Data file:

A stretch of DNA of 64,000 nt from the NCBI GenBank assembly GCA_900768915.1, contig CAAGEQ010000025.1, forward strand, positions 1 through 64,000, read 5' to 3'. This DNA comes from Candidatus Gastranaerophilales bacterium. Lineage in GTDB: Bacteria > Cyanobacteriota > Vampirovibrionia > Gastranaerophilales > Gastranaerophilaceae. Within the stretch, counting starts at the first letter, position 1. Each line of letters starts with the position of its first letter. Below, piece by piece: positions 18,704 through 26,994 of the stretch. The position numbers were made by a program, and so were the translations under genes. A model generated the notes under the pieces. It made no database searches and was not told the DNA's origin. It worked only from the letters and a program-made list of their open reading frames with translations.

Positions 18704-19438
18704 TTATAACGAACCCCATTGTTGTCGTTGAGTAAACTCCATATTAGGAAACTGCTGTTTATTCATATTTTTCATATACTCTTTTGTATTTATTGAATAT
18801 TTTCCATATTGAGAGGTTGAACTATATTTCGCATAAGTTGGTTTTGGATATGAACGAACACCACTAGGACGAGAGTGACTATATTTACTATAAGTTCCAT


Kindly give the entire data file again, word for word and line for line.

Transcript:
A stretch of DNA of 64,000 nt from the NCBI GenBank assembly GCA_900768915.1, contig CAAGEQ010000025.1, forward strand, positions 1 through 64,000, read 5' to 3'. This DNA comes from Candidatus Gastranaerophilales bacterium. Lineage in GTDB: Bacteria > Cyanobacteriota > Vampirovibrionia > Gastranaerophilales > Gastranaerophilaceae. Within the stretch, counting starts at the first letter, position 1. Each line of letters starts with the position of its first letter. Below, piece by piece: positions 18,704 through 26,994 of the stretch. The position numbers were made by a program, and so were the translations under genes. A model generated the notes under the pieces. It made no database searches and was not told the DNA's origin. It worked only from the letters and a program-made list of their open reading frames with translations.

Positions 18704-19438
18704 TTATAACGAACCCCATTGTTGTCGTTGAGTAAACTCCATATTAGGAAACTGCTGTTTATTCATATTTTTCATATACTCTTTTGTATTTATTGAATAT
18801 TTTCCATATTGAGAGGTTGAACTATATTTCGCATAAGTTGGTTTTGGATATGAACGAACACCACTAGGACGAGAGTGACTATATTTACTATAAGTTCCAT